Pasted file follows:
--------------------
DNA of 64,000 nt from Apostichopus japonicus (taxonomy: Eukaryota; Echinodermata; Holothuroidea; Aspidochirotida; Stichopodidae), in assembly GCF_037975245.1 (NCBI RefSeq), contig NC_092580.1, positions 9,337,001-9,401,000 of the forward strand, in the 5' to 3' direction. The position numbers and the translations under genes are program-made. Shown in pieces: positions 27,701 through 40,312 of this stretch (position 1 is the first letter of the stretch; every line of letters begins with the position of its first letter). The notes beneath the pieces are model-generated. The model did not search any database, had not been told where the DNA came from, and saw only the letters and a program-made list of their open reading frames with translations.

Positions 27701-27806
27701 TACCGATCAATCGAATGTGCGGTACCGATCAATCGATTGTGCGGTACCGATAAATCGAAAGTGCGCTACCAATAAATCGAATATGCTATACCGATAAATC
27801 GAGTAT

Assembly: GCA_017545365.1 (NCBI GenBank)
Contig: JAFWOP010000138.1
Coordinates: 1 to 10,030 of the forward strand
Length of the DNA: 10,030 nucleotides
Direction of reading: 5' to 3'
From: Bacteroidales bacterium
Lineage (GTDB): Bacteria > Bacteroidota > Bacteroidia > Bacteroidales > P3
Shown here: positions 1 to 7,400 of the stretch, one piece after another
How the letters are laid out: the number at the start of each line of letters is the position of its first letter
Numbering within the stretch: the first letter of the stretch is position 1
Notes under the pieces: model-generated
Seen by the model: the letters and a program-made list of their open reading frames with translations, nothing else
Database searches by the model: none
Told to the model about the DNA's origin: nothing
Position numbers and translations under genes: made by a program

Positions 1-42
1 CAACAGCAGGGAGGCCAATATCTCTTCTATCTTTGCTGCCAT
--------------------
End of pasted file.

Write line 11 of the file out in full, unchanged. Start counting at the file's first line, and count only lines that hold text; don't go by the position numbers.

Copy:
Lineage (GTDB): Bacteria > Bacteroidota > Bacteroidia > Bacteroidales > P3